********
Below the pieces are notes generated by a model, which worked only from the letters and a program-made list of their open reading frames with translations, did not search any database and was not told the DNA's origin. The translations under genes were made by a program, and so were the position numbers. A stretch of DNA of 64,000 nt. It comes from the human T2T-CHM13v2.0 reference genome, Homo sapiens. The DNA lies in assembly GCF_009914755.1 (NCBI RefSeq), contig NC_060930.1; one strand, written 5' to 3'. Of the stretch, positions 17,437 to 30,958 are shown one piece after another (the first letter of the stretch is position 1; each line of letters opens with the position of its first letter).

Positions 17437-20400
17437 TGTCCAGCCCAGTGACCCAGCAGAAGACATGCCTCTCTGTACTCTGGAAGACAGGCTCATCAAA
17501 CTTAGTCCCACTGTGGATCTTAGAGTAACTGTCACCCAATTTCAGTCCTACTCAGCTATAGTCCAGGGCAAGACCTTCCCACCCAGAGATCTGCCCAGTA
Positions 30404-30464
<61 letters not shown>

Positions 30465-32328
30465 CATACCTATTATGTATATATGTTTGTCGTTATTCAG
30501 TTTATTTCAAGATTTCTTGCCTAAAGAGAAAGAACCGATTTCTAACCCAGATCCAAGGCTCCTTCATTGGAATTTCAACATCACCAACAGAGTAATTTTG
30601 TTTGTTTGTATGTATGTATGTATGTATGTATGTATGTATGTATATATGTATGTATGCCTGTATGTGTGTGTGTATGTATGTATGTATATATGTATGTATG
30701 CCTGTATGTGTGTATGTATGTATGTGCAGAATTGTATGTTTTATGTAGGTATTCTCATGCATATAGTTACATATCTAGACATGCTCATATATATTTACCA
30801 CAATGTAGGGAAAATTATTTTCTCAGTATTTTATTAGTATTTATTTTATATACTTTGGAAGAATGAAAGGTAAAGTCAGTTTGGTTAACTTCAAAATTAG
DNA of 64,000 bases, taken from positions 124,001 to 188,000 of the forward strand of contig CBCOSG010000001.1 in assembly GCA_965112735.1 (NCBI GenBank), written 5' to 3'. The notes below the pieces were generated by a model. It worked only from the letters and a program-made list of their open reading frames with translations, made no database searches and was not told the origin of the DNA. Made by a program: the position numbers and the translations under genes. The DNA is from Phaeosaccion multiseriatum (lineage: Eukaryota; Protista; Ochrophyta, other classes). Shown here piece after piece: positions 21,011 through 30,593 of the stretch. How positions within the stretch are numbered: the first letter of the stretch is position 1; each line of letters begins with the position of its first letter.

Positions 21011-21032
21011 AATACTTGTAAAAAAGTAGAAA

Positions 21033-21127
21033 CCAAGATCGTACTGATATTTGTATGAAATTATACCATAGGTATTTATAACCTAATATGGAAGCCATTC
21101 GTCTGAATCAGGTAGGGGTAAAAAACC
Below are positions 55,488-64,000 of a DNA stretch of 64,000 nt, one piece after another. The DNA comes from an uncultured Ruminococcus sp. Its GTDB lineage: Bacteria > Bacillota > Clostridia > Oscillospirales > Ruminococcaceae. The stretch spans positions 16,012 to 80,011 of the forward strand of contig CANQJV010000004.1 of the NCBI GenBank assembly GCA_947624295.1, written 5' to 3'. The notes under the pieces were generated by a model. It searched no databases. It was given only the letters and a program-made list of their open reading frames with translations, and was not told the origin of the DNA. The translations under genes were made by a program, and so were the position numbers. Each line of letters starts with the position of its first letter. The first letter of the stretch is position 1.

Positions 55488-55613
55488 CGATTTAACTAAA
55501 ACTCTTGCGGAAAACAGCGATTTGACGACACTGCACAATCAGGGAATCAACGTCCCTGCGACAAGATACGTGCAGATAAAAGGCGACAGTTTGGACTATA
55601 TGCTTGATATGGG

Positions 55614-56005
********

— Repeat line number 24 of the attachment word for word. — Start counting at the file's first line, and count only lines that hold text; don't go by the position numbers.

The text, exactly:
Positions 55614-56005